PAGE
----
In the world of modern software, secrets are a MUST.
Development of open-source software has become the norm thanks to tools like GitHub. But there is a problem when this public code needs to handle authentication secrets like API keys or cryptographic secrets. For security reasons, these secrets must be kept secret. However, common development practises, like adding these secrets to code, make it easy for them to get out by accident.
Unfortunately, the fact that GitHub is public often goes against the need to keep login credentials secret. Because of this, these secrets are often made public by accident or on purpose as part of the repository. If source code gives away secrets, you, your team, and your whole company will be at risk. Any information about a business, person, or other thing that shouldn't be shared with the public. It could be a credit card number, a password, an access key, an API token, a certificate, a private key, or anything else.
Ignoring the risk that these long-forgotten secrets could be used by hackers in the future, which could have terrible results like we saw in case of previous breaches.
Did you know GitHub credentials may be hacked in 4 seconds?
To make matters worse, application security teams are well aware of this problem. But it takes a lot of work to look at, delete, and rotate the secrets that are kept each week or to search through years of unexplored areas.
Because of their importance and potential impact, secrets must be adequately safeguarded in any software architecture. Modern software development processes and the fact that source code, production logs, Docker images, and instant messaging apps are spread out make it hard to keep track of where they end up.
So, I'm not here to talk nonsensically about this problem while you all sip your coffee. Instead, I want to tell you about a "SECRET" way to solve these problems.
Now this isn't one of those things that has to be addressed in secret like the others we spoke about, but I could use your help getting the word out about this.
Like most cybersecurity problems, there are no quick solutions. Key Managers, on the other hand, have emerged as the tool of choice for enterprises looking to avoid permanently embedding credentials in their code. Secrets may be safely stored in a single location centrally thanks to such key managers.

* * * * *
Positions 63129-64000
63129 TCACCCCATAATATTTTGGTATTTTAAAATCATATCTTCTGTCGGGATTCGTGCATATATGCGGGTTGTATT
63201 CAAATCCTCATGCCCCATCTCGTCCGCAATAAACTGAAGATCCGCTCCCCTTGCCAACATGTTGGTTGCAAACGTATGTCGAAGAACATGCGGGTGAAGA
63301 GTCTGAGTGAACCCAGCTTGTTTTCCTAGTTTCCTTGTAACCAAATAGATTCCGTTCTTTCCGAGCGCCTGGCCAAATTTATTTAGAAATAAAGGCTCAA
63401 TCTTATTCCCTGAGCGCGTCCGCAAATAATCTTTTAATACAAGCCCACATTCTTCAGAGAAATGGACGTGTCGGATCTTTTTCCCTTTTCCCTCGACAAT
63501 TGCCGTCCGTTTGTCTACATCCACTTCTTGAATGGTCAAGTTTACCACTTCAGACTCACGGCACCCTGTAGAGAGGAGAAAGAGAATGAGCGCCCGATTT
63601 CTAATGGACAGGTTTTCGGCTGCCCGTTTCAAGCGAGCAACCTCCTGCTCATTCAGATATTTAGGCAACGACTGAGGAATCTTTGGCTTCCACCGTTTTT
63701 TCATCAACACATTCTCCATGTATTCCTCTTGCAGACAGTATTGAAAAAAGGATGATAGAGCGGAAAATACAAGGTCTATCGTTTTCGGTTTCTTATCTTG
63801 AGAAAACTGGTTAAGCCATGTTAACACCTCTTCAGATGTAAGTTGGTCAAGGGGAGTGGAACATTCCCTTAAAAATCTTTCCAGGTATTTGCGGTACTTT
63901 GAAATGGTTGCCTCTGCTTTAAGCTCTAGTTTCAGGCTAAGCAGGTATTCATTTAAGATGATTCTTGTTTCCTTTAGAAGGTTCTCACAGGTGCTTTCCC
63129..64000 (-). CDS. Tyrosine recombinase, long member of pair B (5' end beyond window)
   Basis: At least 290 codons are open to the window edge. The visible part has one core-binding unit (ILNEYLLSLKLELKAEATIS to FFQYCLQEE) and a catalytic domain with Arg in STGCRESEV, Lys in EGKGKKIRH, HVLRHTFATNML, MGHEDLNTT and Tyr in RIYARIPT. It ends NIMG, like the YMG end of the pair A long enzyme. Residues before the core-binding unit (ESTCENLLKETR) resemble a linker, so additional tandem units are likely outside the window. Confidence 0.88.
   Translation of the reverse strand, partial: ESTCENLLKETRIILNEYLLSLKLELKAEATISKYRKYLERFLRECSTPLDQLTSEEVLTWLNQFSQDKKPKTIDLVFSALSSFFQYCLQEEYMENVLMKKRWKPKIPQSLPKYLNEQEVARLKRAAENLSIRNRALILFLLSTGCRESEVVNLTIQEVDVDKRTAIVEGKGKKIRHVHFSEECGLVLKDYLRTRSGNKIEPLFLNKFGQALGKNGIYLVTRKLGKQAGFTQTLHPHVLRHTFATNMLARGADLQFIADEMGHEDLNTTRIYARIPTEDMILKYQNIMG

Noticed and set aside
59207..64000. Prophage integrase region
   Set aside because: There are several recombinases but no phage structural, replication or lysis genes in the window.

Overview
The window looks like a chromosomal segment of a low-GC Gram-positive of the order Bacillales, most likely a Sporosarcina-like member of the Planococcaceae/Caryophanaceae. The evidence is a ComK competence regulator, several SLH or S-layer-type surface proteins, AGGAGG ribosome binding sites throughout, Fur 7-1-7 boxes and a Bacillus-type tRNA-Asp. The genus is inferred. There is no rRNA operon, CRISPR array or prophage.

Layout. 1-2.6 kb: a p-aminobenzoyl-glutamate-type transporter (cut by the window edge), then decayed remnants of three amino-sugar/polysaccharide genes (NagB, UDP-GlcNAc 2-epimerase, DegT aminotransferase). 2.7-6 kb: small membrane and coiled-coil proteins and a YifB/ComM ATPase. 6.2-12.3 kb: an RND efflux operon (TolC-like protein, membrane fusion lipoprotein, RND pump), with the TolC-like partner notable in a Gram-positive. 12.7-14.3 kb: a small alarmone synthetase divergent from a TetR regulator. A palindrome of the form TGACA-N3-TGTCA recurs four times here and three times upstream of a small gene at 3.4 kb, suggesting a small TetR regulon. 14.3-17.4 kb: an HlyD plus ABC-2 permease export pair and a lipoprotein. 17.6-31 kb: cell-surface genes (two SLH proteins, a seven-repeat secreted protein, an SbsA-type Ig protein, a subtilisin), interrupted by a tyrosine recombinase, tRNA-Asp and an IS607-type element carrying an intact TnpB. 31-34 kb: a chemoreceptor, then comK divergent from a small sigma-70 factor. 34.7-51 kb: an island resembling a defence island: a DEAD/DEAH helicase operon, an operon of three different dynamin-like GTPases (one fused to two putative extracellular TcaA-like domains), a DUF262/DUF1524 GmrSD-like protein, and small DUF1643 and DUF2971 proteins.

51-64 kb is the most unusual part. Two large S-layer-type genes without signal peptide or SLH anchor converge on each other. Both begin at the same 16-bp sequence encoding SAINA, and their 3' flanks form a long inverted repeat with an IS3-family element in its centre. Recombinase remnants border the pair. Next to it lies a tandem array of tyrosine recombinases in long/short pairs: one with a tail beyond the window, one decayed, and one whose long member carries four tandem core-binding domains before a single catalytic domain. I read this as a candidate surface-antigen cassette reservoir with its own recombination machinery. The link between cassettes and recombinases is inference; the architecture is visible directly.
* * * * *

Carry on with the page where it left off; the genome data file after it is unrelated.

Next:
Additionally, locking down the development environment to prevent public access, and putting up automatic code repository security and access checks, including scanning the internet for code snippets that may reveal source code leaking, are all necessary steps toward fixing these vulnerabilities.
Lastly, it is critical that businesses make cybersecurity a fundamental part of their corporate culture. It's still not simple, but it's far more doable if everyone knows why and how they require secure operations. Long-term security may be achieved by a layered defence strategy that includes policy, technological solutions like external encryption, key managers, and education to eliminate the possibility of passwords being accidentally left in source code.
Many of these kinds of attacks show how important it is to work with a security company like Fortanix. Fortanix is a data-first company and is redefining data security.
Fortanix Data Security Manager (DSM) SaaS offers integrated data security with encryption, multicloud key management, tokenization, and other features, all of which are delivered as a service from a single platform.
For every user. Any cloud. Anywhere in the world
So I'd love it if you gave the DSM SaaS a try. You can set it up in five minutes while you drink your next cup of coffee, and the first 30 days are free.
I'm guessing you've finished your coffee by now, so let's end this post in a "Who Wants to Be a Millionaire?" style. Imagine you're in the hot seat and this last huddle is all that stands between you and the prize money.
So, do you agree? Please get in touch with me to discuss your ideas and receive your portion of the prize money 😊